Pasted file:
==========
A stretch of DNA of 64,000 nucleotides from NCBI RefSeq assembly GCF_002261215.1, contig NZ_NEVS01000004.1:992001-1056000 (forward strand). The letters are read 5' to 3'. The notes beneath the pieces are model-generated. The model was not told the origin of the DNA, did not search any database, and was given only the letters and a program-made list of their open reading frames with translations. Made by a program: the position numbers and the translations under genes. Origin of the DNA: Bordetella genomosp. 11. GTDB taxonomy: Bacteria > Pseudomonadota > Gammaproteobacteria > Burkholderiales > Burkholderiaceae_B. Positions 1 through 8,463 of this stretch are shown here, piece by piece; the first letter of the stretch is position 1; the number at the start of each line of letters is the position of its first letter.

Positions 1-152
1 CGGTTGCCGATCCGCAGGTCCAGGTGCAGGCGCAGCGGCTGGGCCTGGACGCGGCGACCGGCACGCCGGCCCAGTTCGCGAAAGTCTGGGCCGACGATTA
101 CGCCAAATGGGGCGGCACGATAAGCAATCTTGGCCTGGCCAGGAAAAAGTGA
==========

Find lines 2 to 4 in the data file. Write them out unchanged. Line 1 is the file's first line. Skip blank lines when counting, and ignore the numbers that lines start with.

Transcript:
Positions 1-152
1 CGGTTGCCGATCCGCAGGTCCAGGTGCAGGCGCAGCGGCTGGGCCTGGACGCGGCGACCGGCACGCCGGCCCAGTTCGCGAAAGTCTGGGCCGACGATTA
101 CGCCAAATGGGGCGGCACGATAAGCAATCTTGGCCTGGCCAGGAAAAAGTGA